The Hyperscience Sales Engineering team identified this as a possible use case to leverage an LLM for a couple of reasons. First, the variety of  incoming data required a more general language understanding of how you interpret the email text (and intent), an area where larger parameter language models are known to perform well. In the examples shown above, it can be confusing for smaller language models to interpret the full intent of the email since both emails contain sentences with the word “cancellation” and “rebook”. Second, the inference needed was a classification task, which LLMs have shown to do well in, particularly when you ask it to categorize the email into one of a few pre-determined classes. Finally, the variation of the language and formats of the incoming data would benefit from the large corpus of data that LLMs are trained on instead of having to source and annotate enough relevant training data to train a narrower model that discerns intent correctly, every time.

Testing LLM performance demonstrated that the models were able to correctly classify Change vs Cancellation intent of the emails at a near 100% accuracy.  However, the same testing also exposed where LLMs are a very poor fit: the full automation by the customer also required critical data points, such as the departure airport, arrival airport, and corresponding date / times, to be extracted into a downstream system with extreme accuracy.  The data showed that the LLMs consistently confused departure and arrival airports as well as the corresponding date/times when prompted to extract that information from the wide array of formats and documents that travel companies (and their customers) use today.

Benchmarking LLMs for accuracy in data extraction and automation 

 In our example with the European travel operator, we found that a fine-tuned smaller language model trained on a small set of customer samples was able to identify departure and arrival airports and dates at a much higher accuracy. By combining the two AI models – using LLMs to solve the email classification problem and a fine-tuned version of Hyperscience’s smaller language model to solve the data extraction problem – we were able to achieve a 98% processing automation with a near 100% accuracy.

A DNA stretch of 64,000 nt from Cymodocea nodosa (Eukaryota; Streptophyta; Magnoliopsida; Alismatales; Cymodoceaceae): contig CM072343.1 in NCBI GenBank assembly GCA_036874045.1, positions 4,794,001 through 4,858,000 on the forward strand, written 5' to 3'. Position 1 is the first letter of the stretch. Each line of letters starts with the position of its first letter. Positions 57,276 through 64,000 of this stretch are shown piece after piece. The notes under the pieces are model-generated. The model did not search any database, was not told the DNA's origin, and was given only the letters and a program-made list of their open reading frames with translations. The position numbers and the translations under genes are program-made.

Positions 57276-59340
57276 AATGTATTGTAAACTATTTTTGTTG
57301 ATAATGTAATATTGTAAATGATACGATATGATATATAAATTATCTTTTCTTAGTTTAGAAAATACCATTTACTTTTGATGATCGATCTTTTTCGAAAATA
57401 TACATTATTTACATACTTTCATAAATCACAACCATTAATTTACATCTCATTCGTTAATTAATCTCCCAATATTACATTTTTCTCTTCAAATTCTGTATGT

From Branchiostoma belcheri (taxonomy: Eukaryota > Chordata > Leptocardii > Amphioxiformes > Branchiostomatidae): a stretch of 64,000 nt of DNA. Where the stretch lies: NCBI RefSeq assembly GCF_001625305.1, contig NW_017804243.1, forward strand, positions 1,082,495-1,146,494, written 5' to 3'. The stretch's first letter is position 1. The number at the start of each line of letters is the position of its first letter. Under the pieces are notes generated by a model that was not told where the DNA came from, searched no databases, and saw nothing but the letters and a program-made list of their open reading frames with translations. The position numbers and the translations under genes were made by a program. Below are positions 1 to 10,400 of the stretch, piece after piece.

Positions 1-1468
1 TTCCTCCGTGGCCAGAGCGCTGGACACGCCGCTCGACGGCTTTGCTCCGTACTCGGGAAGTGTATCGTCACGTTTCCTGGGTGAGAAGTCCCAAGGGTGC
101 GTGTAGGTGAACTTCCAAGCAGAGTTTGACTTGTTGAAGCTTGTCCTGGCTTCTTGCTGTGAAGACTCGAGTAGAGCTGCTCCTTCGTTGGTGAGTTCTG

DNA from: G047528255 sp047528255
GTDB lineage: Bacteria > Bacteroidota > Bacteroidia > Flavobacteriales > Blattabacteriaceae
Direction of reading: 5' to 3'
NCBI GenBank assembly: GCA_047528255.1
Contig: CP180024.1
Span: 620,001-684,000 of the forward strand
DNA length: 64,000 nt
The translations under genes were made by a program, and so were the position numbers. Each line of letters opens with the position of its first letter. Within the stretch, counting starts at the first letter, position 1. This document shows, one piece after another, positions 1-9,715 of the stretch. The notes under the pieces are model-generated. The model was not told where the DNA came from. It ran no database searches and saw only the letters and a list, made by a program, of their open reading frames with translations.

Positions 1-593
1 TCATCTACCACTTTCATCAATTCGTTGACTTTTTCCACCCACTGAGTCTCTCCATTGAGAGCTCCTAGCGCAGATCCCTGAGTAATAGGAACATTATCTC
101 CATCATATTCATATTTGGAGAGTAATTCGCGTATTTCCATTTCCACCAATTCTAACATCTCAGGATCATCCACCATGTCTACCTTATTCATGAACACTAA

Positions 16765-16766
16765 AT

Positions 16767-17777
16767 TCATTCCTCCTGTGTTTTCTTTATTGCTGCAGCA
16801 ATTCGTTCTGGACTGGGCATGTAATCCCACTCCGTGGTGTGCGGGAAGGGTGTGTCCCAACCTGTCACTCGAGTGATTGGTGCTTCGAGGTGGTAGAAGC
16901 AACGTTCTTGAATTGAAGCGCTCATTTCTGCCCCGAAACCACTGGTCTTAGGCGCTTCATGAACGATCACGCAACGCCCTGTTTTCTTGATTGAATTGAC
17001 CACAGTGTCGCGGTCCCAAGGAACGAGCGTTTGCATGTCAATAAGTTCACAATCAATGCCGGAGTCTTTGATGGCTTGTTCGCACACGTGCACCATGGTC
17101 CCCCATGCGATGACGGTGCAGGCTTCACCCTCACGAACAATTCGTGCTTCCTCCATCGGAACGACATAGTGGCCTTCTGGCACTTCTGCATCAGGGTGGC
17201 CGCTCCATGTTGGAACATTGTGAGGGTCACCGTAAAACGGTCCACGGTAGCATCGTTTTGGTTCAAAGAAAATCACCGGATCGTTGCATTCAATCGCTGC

We have seen many examples like the one above where LLMs can solve a portion of the customer problem, but fall short on the more complex tasks of accurate data extraction. In order to understand LLM performance on these types of tasks, we conducted an experiment to evaluate several open source LLMs against four internal datasets we use to benchmark our own proprietary language models:

Simple InvoiceA simple set of invoices where we are extracting 10 fields including Customer Name, Issuer Address, and Total Amount
Complex InvoiceA more challenging set of invoices where we are extracting 15 fields including more complex items such as Invoice Terms, Invoice Due Date, Shipping Amount, and Tax Amount.
Bill of LadingsAn internally curated dataset of Bill of Ladings where we are extracting 18 fields including Bill of Lading Number, Place of Delivery, Place of Receipt, and Total Measurement/Dimensions.
Government IDsA dataset of government IDs where we are extracting 7 fields including Name, Date of Birth, and Expiration Date.


For the sake of this exercise, we focused on open-source LLMs that were under 20B parameters to benchmark LLMs that could run natively on our customer’s infrastructure without incurring a large infrastructure spend. Many of our customers operate in environments where they cannot send their data to external, closed source LLMs (such as GPT). As a result, the models we selected for this evaluation were: